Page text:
I’d done this lot, in the light of the Home Secretaries letter stating: “Smith confirmed that there are no legal restrictions on the work that photographers and journalists can do in public, but added that local chief constables were allowed to restrict or monitor photography in certain circumstances.”

With this in mind, I made a further set of Freedom of Information Act enquiries of all police forces. My object was firstly to test this and to enquire of those individual police forces, the restrictions the Home Sec describes. But secondly, I think the differences in the replies, the lack of consistency, is just as large as before the guidelines were more widely adopted. I think they illustrate the need for a more proactive response in their dissemination. I hope this research strengths our case for action. Jeremy will be meeting Vernon Coaker, the shiny new home office minister, after the latest reshuffle.

I think in a democratic society like ours (??) the more senior police managers can only agree with us, that it is not an offence to take photographs in a public place and to pursue stories of public interest. Hence, I guess, we will find little opposition in agreeing the guidance with them. You will know that the real problems begin with the lower ranks.

Since my own arrest for obstruction, my adventures continue with a situation at least once a week.

You may know that on the Nottinghamshire Police Guidelines cover, it says: “Guidelines for police and media at incidents”.

On several occasions, I have been told that, “ah mate, no, it’s not an incident, it’s a scene!!”. For this to have happened several times, clearly there have been some watchroom conversations about it all, and to think up devices. Then, at a couple of criminal justice events, I found myself in conversation with middle rank Inspectors and Chief Inspectors who knew nothing of the issue of these guidelines locally. They were to have been widely distributed within the force after agreement.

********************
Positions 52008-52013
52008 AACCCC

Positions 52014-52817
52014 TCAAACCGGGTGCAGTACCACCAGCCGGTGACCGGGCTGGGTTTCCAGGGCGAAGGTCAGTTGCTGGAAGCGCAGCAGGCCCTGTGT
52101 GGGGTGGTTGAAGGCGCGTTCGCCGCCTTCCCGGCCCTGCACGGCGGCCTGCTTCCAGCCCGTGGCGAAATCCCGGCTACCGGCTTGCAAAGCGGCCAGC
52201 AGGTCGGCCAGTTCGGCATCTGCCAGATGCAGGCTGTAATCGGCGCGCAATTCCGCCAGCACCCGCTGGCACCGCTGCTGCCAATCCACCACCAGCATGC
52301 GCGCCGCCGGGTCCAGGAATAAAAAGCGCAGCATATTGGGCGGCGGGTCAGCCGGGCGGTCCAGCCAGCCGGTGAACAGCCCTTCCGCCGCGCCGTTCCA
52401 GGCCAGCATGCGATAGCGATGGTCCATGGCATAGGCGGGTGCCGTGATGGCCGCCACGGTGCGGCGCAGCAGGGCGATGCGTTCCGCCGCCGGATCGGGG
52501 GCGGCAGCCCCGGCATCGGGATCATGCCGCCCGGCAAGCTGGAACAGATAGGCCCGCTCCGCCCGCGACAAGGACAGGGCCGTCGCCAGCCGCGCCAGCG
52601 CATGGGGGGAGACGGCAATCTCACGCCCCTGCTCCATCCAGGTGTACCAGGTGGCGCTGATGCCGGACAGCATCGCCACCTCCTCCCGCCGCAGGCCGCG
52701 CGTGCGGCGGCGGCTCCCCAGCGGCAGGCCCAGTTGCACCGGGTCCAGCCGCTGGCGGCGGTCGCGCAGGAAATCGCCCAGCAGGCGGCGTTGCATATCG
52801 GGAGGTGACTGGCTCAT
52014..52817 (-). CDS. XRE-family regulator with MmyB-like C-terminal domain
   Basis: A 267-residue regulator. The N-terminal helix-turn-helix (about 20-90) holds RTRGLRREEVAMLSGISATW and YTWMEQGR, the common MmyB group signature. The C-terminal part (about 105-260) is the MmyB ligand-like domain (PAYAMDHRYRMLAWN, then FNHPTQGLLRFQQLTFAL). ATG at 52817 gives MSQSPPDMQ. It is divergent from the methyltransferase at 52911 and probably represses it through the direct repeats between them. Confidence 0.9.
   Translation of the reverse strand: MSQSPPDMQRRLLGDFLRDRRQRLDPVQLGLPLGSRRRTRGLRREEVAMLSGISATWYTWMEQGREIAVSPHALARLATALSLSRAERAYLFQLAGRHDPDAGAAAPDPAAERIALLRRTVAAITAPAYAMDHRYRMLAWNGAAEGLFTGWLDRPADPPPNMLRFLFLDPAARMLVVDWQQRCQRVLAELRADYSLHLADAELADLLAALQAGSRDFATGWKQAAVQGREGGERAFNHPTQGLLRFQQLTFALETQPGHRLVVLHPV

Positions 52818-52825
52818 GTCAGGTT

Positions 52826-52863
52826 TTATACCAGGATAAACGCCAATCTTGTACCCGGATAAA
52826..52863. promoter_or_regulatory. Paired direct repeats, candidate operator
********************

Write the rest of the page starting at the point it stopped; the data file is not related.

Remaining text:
A more common reaction though, when police are trying to prevent pictures being taken or I’m being hassled about my presence, is simply to push them back at me, without reading them or acknowledgement. Thus to plead continued ignorance of their provisions. Basically they just don’t care. Down here on the street, nothing has changed, all is the same as ever.

There is now another level of policing, non-warranted officers, wardens etc …. I have to say that they are even less clued-up, than the average policemen and these can be even more officious, and lack understanding of their powers.

John Toner was interviewed for this piece, you might find interesting:


Since they do lack such understanding, I have asked locally if the wardens have been issued with the guidelines. I have been told that it was not relevant to do so and was not appropriate. Well, in the light of experience, I think it is.

You may also know that when we negotiated the Nottinghamshire Guidelines locally, I had made freedom of information act enquiries of all police forces, asking about their treatment of photographers at situations. It was the differences of reply that leads us to suppose that national guidance is required.

I think experience has shown though, that even if all is taken nationally, there is no consequence for them being ignored by police, and so they are. They do not form part of police operational orders. I know only to well of what happens to us if we are accused of breaking these guidance’s, we get arrested and convicted. I understand Roy Mincoff , Legal Officer with the NUJ was taking steps to see if these guidelines provisions could be included in the police and criminal evidence act. As far as I can see, this is the only way that the police will respect them, that if by ignoring them, that they break the law themselves.

In a written answer to Conservative Shadow Attorney General Domininc Grieve, Home Secretary Jacqui Smith yesterday [14th October 2008] stated that new guidance would be issued to police in November regarding s.44 searches of photographers:-

Terrorism: Stop and Search
Mr. Grieve: To ask the Secretary of State for the Home Department what guidance her Department has given to the police on the exercise of their power under section 44 of the Terrorism Act 2000 to stop and search those taking photographs in public places. [219421
]acqui Smith: Guidance on stop and search powers under section 44 Terrorism Act 2000 was issued by the Home Office in Home Office Circular 038/2004 on 1 July 2004 covering the authorisations for the use of the power.